June 26, 2020
This Alert reports on recent intellectual property law developments relating to the COVID-19 pandemic. First, we describe the United States Patent and Trademark Office’s new initiatives to expedite review of initial trademark applications for COVID-19-related trademarks, and to extend additional relief from certain deadlines under the Coronavirus Aid, Relief, and Economic Security Act (“CARES Act”). Second, we provide updates on the Open COVID Pledge (a project facilitating the donation of patent rights during the pandemic), and a lawsuit arising from the COVID-prompted creation of a “National Emergency Library.”
(1) The United States Patent and Trademark Office (“USPTO”) Prioritizes COVID-19-Related Trademarks and Extends Deadlines Under the CARES Act
Expedited Trademark Application Process: On June 12, 2020, the USPTO announced a new examination procedure that aims to prioritize and expedite review of certain COVID-19-related trademark and service mark applications. The USPTO ordinarily evaluates trademark applications in the order in which they were received, although applicants can request that the initial examination of their application be advanced out of turn when special circumstances exist. In view of the need for medical products and services to combat the pandemic, the USPTO Director is leveraging this procedure to accept petitions to advance the initial examination of marks specifically used to identify medical products and services intended to help prevent, diagnose, treat, or cure COVID-19. Having found that the COVID-19 pandemic presents an “extraordinary situation,” the USPTO director has also agreed to waive application fees for these petitions.
Medical products and services that qualify for prioritized examination include “diagnostic tests, ventilators, and personal protective equipment,” that prevent, diagnose, treat, or cure COVID-19, and that are subject to FDA approval, and “medical services or research services” in support of the prevention, diagnosis, treatment of, or cure for COVID-19. If a petition for prioritized examination is granted, the application will be immediately assigned for attorney review, which is intended to expedite examination by approximately two months.
Further CARES Act Deadline Relief: The USPTO has also expanded the type of relief available under the Coronavirus Aid, Relief, and Economic Security Act (“CARES Act”), which granted the USPTO temporary authority to extend statutory deadlines. The USPTO previously exercised that authority to extend deadlines regarding prosecution and maintenance fees. Under the USPTO’s latest June 11 notice, certain non-provisional applications can now claim priority to applications filed more than 12 months earlier. Specifically, non-provisional applications that are filed before July 31, 2020, can claim priority to those applications for which (i) the original priority period expired between March 27, 2020 and July 30, 2020, (ii) the delay in filing “was due to the COVID-19 outbreak” (as defined in the USPTO’s April 28, 2020 notice), and (iii) the applicant meets other formal filing requirements. The extension applies to U.S. applications only.
(2) Growth of The Open COVID Pledge
The urgency of the COVID-19 crisis has prompted initiatives like the Open COVID Pledge, which is intended to help businesses make use of technology needed to provide supplies and treatments to combat the pandemic, without running the risk of becoming defendants in patent infringement litigation. Signatories to the pledge grant a non-exclusive, royalty-free, worldwide license to use their patents and copyrights “for the sole purpose of ending” the COVID-19 pandemic (prior reporting available here).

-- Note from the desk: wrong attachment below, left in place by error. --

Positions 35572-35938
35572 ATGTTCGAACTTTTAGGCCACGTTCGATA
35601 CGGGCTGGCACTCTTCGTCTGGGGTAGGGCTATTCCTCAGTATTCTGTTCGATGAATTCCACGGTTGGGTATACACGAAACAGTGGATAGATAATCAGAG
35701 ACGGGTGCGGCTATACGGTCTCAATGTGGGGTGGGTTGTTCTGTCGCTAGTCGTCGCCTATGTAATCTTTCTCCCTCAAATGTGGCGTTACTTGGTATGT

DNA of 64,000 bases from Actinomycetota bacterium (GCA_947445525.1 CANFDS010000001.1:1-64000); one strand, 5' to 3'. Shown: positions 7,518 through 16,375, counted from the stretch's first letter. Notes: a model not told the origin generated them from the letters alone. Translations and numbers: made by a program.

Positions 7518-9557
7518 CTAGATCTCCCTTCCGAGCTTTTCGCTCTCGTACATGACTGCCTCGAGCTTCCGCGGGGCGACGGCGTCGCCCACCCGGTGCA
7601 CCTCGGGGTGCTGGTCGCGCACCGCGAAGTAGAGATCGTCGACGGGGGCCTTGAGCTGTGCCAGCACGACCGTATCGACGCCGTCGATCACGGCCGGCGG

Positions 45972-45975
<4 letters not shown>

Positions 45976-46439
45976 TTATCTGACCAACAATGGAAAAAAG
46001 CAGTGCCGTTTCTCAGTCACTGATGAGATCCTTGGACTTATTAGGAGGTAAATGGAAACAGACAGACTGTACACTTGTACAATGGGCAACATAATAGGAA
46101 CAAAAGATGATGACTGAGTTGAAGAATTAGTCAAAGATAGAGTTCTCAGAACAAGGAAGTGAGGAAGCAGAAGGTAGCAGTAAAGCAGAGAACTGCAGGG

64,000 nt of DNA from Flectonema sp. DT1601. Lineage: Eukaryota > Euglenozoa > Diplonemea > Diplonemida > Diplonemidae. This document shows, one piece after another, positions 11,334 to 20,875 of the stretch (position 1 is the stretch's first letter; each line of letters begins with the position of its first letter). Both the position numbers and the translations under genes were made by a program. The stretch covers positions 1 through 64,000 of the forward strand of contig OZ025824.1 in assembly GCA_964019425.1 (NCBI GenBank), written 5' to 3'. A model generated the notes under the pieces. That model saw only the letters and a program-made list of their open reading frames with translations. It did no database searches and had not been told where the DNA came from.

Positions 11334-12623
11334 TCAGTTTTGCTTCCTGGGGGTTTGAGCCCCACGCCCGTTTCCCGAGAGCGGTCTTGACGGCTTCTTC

Since it was launched in April, the pledge has garnered support of some of the world’s largest patent owners, collectively holding hundreds of thousands of patents. That pledged intellectual property now covers a range of applications in health care, diagnostics, and emergency response, such as 3D-printed respirators, methods for designing grocery stores to ensure social distancing, and software for accelerating COVID-19 diagnoses. Recently, the Open COVID pledge website added a feature providing examples of how pledged technology can be used, reportedly in an effort to boost the project’s ability to spur follow-on innovation, in light of studies finding that pledge efforts that simply publish lists of patents do not boost such innovation.
(3) Internet Archive Ends National Emergency Library Project
As reported in our last update, four large publishing companies sued Internet Archive in early June 1 for copyright infringement, arising out of Internet Archive’s “National Emergency Library,” implemented during the pandemic. Internet Archive described the new library as “a temporary collection of books that supports emergency remote teaching, research activities, independent scholarship, and intellectual stimulation while universities, schools, training centers, and libraries are closed.” The project was intended to run until the end of June, but Internet Archive ended the project on Tuesday, June 23, due to the pending lawsuit.
Gibson Dunn lawyers regularly counsel clients on the issues raised by this pandemic, and we are working with many of our clients on their response to COVID-19. For additional information, please contact any member of the firm’s Coronavirus (COVID-19) Response Team. Please also feel free to contact the Gibson Dunn lawyer with whom you usually work, or the authors:
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